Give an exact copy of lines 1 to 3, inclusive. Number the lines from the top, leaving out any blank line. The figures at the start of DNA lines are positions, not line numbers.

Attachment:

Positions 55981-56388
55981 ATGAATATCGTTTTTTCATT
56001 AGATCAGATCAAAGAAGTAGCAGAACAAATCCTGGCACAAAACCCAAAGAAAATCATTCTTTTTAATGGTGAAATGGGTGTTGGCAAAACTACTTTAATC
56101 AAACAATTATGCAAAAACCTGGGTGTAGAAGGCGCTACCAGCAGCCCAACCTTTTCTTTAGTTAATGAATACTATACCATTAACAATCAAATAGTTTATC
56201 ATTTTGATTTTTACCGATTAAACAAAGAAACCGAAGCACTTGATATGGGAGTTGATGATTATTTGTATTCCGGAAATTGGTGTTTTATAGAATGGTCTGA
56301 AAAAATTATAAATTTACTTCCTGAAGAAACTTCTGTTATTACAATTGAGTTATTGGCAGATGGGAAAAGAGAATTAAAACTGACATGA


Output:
Positions 55981-56388
55981 ATGAATATCGTTTTTTCATT
56001 AGATCAGATCAAAGAAGTAGCAGAACAAATCCTGGCACAAAACCCAAAGAAAATCATTCTTTTTAATGGTGAAATGGGTGTTGGCAAAACTACTTTAATC